‘Wide variation’ found in reported wagering numbers
Colorado has a 10% tax rate on operators’ net sports betting proceeds.
Auditors examined 22 sports betting tax filings from the May 2020 through April 2021 time period. And they found “wide variation” between the amount of operators’ reported daily betting activity and and totals reported in their monthly tax filings.
The largest discrepancy was a $1.4 million surplus an unnamed operator reported in daily net sports betting proceeds than was contained on its monthly tax filing.
On the opposite end of that spectrum, another operator reported approximately $1 million less in its daily sports betting reports as compared to its monthly numbers.
The OAS report made it point to note that CDOG “does not require sports betting operators to provide documentation to substantiate changes to reported wager activity, even though these changes have a direct impact on the amount of sports betting taxes paid.”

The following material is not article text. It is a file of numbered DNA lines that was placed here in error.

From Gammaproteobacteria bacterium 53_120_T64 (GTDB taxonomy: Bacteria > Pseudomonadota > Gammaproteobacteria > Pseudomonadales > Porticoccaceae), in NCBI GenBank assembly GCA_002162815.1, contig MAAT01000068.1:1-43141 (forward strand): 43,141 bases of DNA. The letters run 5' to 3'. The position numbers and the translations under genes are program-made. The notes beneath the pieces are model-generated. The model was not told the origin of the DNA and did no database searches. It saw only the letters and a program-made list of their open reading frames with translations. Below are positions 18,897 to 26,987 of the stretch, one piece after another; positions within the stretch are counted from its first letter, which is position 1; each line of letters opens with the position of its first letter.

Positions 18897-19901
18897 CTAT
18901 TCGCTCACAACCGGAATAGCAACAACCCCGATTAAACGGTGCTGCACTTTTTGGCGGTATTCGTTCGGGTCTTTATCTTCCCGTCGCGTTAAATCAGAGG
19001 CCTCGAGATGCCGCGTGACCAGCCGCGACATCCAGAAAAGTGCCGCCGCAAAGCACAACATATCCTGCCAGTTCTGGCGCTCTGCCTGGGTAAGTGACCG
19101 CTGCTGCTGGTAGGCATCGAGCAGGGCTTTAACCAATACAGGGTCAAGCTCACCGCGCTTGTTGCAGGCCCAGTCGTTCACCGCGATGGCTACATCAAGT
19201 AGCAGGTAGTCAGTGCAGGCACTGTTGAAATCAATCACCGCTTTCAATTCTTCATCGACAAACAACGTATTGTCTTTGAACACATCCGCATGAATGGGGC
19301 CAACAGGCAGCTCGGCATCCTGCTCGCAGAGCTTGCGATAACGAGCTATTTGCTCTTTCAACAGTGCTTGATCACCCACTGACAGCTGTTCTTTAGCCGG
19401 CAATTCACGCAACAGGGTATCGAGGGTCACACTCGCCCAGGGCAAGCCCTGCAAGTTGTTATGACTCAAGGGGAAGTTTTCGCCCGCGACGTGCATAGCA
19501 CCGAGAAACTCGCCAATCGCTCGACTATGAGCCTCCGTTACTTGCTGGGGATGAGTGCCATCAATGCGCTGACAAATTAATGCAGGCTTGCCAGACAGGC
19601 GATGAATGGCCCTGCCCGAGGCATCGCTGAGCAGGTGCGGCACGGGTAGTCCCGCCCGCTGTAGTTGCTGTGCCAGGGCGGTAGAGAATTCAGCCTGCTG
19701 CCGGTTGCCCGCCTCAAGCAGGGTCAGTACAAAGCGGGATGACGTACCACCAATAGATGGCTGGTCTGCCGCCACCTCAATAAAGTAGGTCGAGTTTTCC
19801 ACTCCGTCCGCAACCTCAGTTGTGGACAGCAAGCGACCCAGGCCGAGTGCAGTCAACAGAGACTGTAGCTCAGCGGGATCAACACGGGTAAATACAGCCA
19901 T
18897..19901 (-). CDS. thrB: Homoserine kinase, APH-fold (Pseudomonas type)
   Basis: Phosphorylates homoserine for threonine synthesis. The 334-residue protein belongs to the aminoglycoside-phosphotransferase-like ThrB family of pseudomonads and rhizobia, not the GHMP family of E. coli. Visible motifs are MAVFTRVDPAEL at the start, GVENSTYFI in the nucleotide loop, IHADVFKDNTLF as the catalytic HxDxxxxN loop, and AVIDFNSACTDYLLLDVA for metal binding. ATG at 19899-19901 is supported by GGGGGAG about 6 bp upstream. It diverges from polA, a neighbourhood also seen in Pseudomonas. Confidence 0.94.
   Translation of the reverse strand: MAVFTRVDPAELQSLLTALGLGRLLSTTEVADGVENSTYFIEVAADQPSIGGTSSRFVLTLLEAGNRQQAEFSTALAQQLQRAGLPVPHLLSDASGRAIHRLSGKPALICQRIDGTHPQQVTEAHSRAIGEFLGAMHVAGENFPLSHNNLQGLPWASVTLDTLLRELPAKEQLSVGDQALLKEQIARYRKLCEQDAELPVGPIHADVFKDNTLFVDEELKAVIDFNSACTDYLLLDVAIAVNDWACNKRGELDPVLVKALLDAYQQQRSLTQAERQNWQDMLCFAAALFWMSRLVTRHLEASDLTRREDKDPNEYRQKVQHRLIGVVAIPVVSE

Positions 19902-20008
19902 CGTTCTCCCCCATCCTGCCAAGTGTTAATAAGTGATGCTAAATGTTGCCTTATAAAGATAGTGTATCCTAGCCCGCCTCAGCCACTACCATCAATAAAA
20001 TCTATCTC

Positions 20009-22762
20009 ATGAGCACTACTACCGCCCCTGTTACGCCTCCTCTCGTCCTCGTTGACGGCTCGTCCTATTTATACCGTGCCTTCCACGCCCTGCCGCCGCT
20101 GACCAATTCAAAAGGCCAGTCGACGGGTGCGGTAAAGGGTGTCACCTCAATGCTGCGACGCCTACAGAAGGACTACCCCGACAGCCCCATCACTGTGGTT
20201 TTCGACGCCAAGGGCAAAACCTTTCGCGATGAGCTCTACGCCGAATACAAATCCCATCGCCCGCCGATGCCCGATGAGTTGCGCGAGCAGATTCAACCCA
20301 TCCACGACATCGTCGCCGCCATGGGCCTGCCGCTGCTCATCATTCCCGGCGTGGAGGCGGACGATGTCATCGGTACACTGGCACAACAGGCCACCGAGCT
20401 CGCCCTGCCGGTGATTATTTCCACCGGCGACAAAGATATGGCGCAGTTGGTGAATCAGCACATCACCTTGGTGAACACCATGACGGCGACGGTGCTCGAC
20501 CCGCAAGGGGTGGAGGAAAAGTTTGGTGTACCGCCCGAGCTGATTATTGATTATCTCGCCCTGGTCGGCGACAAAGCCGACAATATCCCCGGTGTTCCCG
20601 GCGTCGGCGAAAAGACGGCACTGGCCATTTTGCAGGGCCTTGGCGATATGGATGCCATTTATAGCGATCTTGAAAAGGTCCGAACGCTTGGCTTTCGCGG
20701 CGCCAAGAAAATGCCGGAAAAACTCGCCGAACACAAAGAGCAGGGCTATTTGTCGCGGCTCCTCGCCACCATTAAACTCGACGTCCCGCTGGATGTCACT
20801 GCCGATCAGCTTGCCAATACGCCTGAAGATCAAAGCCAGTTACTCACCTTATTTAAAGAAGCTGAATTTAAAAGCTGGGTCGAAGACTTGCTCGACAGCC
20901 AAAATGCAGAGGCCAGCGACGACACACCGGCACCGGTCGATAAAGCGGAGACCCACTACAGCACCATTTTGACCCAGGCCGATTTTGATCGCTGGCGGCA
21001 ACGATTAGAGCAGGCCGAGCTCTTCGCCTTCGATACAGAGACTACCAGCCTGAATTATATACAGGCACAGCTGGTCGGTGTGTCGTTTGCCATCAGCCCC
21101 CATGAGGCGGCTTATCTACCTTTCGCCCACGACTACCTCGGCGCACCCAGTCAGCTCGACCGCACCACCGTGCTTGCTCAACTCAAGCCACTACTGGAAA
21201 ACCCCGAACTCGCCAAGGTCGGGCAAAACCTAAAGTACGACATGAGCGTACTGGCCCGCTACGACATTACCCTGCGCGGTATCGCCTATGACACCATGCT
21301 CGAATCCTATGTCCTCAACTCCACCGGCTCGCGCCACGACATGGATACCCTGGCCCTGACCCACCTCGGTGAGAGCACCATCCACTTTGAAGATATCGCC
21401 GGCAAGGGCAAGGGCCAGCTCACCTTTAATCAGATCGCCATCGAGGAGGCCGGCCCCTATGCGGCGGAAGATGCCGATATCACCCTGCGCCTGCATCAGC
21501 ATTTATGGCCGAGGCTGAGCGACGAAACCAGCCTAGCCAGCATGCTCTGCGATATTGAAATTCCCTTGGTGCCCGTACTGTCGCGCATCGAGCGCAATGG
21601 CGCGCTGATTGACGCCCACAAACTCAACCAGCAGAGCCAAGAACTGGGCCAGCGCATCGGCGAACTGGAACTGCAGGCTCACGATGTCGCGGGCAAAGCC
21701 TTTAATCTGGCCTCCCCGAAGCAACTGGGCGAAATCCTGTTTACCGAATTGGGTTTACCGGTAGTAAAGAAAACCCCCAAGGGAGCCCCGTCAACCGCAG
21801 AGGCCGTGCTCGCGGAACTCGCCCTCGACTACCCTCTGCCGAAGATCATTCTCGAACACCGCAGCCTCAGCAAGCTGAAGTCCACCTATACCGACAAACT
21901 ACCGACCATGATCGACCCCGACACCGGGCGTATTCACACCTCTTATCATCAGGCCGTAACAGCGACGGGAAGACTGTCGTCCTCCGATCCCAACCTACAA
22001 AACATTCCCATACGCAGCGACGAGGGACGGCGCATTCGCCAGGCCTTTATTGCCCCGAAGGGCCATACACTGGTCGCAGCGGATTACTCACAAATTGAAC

Questionable policy decreasing tax revenue
Sports betting operators’ statute-permitted practice of writing off monthly operating losses also was flagged in the OAS audit.
In addition to the percentage of “free bets” operators are allowed to subtract from their net sports betting proceeds, they also are permitted to carry forward and deduct their monthly operating losses.
That results, the OAS points out, in reduced future sports betting tax revenue collected by the state.
The report says that auditors analyzed 324 operator tax filings from May 2020 through April 2021.